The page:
Philippe Herkrath has worked for LVI the past five years. He also cycles to work when the weather allows.
Photo: Jess Bauldry
A controversial UK documentary aired on Channel 5 in July 2019 did not hold back in its disdain for cyclists. Provocatively named “Cyclists: Scourge of the Streets?”, it was considered by many in the pro-camp as an unbridled and unbalanced rant about cyclists.
“Of course, cyclists are not all saints. There are cyclists who commit traffic violations,” Philippe Herkrath of national cycling advocacy group Lëtzebuerger Vëlos-Initiativ admits, but they are the minority.
So, why has cycling become such an emotionally divisive topic? On social media, the pro-cyclists point out the flaws of motorists, gaps in the cycling infrastructure and obstacles that can be fixed. They are assertive, sometimes angry. If you didn’t know some of the people posting, you might be a little afraid.
“I think it’s true that the cycling community is quite outspoken and assertive in this regard,” says Herkrath. “Mostly because I think in these situations, which are different for car drivers who experience minor inconveniences, cyclists are often put into situations where they feel their life is endangered.”
This is something that a motorist who has never ridden a bike in traffic struggles to relate to--making it harder to bring the two sides closer. Herkrath is not convinced that we’ll ever resolve this tension. And he says it is not just an issue for countries where cycling developed relatively recently. Even in bike-nation Denmark, a country with 12,000 kilometres of cycle routes and police on bikes, cyclists have a bad reputation among car drivers.
“I don’t think it’s necessarily an issue coming from modes of transport,” Herkrath suggests. “I think it’s more a side issue of our society, that there’s more stress on people and less and less willingness to show tolerance to people who live or behave differently.”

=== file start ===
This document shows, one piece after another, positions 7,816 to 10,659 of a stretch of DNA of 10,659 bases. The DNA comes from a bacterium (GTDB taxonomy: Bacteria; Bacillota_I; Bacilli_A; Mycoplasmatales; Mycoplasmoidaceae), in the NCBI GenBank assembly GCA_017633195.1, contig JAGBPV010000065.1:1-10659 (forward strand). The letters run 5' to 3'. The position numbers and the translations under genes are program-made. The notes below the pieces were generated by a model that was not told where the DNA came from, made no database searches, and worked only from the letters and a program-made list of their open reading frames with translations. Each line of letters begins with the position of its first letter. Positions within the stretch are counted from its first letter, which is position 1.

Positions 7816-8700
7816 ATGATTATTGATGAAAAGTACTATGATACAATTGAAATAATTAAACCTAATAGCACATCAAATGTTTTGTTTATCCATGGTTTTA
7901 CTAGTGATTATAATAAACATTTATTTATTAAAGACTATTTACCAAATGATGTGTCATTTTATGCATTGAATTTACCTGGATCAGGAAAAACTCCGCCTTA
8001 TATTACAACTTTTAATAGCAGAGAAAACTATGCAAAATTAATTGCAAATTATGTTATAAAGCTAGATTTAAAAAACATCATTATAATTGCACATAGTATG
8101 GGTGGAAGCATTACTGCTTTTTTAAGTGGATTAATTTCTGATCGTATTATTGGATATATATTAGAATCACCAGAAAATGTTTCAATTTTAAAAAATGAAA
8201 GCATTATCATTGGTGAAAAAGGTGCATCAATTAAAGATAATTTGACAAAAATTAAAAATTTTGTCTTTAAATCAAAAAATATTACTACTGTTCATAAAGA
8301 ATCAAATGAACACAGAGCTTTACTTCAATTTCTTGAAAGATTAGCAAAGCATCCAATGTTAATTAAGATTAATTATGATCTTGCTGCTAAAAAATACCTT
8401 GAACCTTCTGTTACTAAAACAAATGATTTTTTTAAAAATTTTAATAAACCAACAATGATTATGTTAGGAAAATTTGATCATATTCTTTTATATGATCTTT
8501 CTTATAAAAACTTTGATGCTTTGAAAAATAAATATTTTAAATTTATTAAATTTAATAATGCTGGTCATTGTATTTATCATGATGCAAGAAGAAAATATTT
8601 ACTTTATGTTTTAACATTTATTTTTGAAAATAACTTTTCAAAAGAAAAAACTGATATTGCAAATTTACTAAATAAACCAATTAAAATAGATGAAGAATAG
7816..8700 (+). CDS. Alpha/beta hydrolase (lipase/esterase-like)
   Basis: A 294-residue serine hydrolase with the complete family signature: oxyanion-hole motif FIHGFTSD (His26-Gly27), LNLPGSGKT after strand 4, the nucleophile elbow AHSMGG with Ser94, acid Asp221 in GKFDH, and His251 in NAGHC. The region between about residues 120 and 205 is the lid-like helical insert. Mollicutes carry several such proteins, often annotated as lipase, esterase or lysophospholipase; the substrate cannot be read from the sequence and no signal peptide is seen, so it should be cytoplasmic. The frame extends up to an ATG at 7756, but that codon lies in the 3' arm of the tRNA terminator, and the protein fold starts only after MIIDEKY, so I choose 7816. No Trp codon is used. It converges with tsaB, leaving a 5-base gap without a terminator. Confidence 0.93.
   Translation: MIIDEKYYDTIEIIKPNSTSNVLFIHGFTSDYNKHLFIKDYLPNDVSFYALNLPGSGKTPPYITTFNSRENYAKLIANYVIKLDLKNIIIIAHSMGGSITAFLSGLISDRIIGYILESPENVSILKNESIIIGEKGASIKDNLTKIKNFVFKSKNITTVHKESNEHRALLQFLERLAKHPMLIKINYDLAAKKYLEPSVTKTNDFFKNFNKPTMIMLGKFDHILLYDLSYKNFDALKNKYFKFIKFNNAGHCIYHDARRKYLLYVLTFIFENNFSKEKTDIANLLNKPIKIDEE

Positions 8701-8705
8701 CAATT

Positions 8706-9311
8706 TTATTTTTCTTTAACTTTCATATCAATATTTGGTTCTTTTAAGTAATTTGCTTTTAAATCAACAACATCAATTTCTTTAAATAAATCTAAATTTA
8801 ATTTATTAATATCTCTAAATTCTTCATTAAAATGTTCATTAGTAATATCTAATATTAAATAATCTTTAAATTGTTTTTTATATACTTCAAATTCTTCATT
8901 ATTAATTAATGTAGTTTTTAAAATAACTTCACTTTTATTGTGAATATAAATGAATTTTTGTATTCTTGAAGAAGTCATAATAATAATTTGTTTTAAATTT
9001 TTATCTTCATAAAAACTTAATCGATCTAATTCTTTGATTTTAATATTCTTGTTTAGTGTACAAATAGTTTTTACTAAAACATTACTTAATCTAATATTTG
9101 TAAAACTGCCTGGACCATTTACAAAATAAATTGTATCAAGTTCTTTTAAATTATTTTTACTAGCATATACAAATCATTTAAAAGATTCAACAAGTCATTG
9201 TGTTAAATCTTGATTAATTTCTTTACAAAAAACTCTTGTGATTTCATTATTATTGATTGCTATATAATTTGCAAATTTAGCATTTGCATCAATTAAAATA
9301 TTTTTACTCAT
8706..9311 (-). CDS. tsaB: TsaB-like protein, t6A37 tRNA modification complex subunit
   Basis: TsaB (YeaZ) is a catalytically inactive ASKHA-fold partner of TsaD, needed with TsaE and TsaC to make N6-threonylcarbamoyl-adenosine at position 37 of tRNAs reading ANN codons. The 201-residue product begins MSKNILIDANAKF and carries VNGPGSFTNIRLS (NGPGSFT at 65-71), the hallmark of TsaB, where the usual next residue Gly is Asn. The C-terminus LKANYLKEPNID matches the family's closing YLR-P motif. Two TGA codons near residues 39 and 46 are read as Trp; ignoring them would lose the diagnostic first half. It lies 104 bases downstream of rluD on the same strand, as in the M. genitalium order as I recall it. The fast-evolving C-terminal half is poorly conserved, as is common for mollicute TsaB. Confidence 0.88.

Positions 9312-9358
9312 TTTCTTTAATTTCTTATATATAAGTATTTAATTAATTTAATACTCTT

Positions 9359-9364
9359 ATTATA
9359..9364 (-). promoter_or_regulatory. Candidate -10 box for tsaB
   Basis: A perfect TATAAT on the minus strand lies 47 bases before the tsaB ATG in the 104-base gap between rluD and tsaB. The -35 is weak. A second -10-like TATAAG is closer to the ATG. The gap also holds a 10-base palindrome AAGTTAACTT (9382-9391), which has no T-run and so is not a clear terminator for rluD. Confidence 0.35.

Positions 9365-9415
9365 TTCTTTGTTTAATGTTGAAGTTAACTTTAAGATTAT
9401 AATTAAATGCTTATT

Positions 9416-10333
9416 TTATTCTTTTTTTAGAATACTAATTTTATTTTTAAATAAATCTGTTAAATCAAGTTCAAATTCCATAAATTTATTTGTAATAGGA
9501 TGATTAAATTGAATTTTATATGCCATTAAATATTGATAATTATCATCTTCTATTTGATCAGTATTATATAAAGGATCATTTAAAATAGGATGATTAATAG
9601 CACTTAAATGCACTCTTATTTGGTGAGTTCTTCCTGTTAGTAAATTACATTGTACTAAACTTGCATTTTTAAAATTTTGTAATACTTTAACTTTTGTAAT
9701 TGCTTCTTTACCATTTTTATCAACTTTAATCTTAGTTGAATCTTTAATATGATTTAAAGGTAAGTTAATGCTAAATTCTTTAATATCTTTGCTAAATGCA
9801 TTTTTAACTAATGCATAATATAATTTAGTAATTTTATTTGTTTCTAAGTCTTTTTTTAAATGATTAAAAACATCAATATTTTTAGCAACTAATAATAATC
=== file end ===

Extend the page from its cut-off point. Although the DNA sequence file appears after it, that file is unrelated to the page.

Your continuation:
If he is not convinced that there will ever be harmony between the two types of road users, he points out it will be easier to live with this gap in a country like Luxembourg if there are more bike users. Herkrath cites a 2009 report that found nationally cyclists made up 2% of all road users. A lot has happened in Luxembourg since then and today the proportion is likely to be higher, especially in the capital.
“I think we’re in a good way in terms of putting infrastructure in place, especially on a government level,” Herkrath says. The change of government in 2013 brought a paradigm shift to Luxembourg, from viewing cycling as a tourism nice-to-have, to developing it for commuter use through expanding cycle networks. “There’s another update of that law on the cycle network which is supposed to take even more into account the needs of daily commuters and connections to train stations.”
Change was a little slower on a communal level, but Herkrath says some communes LVI has worked with show real promise. “The issue is there are still some places where small segments [of cycle paths] are missing and you have to use roads with a lot of traffic.”
Herkrath is a strong believer in separate lanes for bikes and cars on any road with a limit above 30km/h. But, often there just isn’t the space for a bike lane without removing space for cars. He’s upbeat, however, that the cultural shift is coming. Once the necessary cycling infrastructure is in place, Herkrath believes the activity will become increasingly commonplace and this, he says, will improve the environment for all road users. “The more cyclists there are, the more drivers of cars will be aware of them and will know how to behave towards them.”
Considering taking up cycling to work? Herkrath says this: “Get on your bike on a weekend and to the road to your working place. See where the ideal way is and give it a try during the week. You’ll see it’s not as bad as many make it out to be.”